Introduction MELF Equation Macro Metrics Micro Metrics Beyond GDP How To Access Acknowledgements About Us
Innovation Metrics
Business Innovation Economics
Innovation improves the quality of everyday objects and the services they provide. But in business, which must survive and prosper, innovation must also deliver on cost. Taking both into account requires the ratio (Q/c), where Q is the quality perceived by the item’s purchaser (as calculated using the MELF) and c the unit cost of its delivery. The ratio is not an indicator of innovation, it is not a proxy for innovation; it is an exact measurement of innovation. When calculated annually for a large number of items whose data is uniquely available from the DINTEC™ resource, its aggregate, which is Sum: (Q/c) enumerates sector innovation. For durable goods this rises over five decades in a unique shape with distinctive cusps and inflections. When Innovation Funnel expense (part of R&D) is also summed it exhibits the same distinctive shape, but a few years earlier. By such direct connection it's clear that innovation does, in fact and in numbers, drive the economy. In contrast, it's very apparent that factor productivity doesn't. It's insufficiently related to innovation. When input to innovation for non-durable goods soars, factor productivity doesn't respond. It remains quiescent. Similarly for durables. Sum: (Q/c) supersedes because it captures the boosting effect of creative destruction's contribution to future GDP. Projections can be made from current R&D, enabling policy to be formulated for achieving it. To maximize 21st Century opportunity National Accounting should authenicate innovation as the fundamental mechanism of growth by tabulating its measure.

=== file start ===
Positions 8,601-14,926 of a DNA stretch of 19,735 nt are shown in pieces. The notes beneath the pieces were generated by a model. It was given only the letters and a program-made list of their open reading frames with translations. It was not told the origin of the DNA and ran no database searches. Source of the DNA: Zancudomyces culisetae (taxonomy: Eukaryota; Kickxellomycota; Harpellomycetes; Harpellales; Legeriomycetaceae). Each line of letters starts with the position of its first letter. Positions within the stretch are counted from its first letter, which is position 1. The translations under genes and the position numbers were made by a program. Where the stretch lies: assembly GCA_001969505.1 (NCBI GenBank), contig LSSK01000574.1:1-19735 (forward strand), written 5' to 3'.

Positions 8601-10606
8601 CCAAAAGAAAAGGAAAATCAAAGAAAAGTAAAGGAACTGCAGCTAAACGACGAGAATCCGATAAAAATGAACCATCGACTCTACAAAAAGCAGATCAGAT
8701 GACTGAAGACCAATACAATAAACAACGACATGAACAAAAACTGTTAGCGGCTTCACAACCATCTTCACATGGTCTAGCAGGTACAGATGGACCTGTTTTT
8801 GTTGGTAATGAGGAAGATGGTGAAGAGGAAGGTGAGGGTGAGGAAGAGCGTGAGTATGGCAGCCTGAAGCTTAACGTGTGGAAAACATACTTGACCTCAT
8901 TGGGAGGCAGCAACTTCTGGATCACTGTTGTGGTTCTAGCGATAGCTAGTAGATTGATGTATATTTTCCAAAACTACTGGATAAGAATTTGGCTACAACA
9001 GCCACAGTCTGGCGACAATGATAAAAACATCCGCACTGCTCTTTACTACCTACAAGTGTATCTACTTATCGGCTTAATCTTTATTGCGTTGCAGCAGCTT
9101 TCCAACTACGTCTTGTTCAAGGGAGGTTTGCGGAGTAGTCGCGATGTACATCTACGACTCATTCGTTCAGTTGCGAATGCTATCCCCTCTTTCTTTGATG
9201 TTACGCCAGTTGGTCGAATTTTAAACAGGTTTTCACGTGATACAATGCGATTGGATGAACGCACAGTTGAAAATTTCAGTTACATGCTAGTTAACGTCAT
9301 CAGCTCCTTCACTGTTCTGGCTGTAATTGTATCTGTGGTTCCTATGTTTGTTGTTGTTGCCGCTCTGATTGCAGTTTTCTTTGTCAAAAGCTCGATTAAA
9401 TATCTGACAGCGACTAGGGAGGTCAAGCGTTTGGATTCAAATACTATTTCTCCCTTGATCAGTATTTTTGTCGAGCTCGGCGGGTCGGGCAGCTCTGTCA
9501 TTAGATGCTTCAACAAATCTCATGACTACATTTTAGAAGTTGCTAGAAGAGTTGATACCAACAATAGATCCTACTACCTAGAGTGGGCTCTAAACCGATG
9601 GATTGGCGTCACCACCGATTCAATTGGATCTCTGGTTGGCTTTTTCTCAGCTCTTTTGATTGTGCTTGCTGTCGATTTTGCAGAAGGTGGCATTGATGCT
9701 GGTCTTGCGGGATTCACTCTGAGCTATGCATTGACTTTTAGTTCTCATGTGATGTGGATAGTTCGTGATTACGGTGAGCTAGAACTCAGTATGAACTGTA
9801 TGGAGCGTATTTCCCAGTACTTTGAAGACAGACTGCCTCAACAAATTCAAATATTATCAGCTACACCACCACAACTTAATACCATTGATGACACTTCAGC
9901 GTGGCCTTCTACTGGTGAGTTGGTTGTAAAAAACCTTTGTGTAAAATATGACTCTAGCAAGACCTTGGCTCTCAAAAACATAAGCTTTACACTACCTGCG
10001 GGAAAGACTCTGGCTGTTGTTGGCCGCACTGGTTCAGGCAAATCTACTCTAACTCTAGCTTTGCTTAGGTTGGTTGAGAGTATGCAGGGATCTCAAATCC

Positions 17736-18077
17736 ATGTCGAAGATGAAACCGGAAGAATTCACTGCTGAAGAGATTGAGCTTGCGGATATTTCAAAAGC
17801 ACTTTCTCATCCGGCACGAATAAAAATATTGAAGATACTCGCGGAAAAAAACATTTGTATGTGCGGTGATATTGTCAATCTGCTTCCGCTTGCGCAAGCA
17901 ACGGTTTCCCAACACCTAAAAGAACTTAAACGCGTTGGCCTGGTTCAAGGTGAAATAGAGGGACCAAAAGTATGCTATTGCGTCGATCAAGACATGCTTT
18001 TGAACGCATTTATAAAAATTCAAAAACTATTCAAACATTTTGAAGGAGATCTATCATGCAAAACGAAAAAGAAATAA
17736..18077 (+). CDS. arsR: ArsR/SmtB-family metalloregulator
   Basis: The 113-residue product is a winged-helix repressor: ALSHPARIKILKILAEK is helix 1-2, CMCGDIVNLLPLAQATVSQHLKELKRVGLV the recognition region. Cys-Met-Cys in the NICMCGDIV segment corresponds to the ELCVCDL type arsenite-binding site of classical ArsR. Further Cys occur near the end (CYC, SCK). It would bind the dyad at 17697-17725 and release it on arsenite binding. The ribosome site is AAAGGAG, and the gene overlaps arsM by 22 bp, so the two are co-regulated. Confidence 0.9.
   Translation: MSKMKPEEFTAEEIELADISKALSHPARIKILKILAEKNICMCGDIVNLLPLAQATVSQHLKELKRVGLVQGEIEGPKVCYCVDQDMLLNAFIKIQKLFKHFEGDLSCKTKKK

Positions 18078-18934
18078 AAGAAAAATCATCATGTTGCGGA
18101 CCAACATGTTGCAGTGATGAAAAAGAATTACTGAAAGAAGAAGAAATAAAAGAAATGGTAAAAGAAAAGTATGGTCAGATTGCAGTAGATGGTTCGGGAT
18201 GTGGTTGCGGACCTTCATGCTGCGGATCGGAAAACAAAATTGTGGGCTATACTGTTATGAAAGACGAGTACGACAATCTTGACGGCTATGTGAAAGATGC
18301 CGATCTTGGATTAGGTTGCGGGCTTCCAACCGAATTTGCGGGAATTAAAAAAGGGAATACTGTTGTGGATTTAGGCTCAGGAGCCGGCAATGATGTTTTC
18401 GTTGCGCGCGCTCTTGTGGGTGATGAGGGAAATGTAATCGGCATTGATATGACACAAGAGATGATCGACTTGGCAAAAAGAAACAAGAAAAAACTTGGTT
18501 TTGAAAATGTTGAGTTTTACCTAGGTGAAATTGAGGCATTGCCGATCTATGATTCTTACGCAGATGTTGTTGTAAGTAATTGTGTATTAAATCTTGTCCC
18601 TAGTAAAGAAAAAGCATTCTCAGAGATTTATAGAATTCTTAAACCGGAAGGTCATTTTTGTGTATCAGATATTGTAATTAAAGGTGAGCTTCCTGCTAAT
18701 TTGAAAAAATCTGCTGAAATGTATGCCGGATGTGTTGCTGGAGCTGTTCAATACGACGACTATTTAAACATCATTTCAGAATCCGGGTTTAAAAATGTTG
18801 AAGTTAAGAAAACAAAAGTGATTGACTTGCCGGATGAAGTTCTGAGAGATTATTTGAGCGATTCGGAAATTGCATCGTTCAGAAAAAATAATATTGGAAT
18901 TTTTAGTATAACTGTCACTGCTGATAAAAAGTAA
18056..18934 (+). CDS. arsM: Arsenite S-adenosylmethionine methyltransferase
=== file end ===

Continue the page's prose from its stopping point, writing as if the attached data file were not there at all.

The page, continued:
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Introduction to New Knowledge on the Direct Economic Measurement of Innovation HERE Read Q&A from an interview conducted by the Royal Economic Society HERE
Macro Metrics